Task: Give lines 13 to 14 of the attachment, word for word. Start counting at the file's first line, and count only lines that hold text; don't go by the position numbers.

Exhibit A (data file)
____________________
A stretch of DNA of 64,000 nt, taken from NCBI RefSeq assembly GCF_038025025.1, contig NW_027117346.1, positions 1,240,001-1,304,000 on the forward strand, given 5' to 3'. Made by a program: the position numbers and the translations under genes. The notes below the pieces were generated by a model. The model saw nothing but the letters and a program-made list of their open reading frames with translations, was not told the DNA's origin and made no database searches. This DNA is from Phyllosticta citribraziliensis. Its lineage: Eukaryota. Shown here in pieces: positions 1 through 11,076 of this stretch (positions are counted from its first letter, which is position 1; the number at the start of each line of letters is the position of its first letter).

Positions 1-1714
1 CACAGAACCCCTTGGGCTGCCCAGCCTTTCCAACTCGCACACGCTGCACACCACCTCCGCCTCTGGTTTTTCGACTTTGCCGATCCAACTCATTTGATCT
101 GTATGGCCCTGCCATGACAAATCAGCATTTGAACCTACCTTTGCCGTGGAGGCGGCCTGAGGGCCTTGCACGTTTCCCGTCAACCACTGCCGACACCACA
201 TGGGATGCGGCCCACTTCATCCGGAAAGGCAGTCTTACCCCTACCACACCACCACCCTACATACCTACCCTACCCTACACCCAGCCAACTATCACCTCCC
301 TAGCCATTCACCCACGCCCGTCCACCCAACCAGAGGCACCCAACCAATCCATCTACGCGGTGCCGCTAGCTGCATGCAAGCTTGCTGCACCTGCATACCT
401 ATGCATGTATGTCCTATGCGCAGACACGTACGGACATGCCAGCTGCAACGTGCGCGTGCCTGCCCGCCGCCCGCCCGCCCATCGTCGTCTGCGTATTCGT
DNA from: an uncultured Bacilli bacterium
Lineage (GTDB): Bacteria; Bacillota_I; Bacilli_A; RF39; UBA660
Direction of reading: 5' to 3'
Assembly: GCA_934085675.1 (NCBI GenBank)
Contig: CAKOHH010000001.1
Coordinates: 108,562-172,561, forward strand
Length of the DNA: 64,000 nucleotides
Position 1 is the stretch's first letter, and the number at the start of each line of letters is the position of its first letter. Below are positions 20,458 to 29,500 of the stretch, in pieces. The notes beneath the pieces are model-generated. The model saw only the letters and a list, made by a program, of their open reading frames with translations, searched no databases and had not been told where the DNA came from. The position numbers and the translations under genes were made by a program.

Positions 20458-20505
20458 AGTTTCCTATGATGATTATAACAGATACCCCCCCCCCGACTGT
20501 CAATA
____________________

Coordinates: 108,562-172,561, forward strand
Length of the DNA: 64,000 nucleotides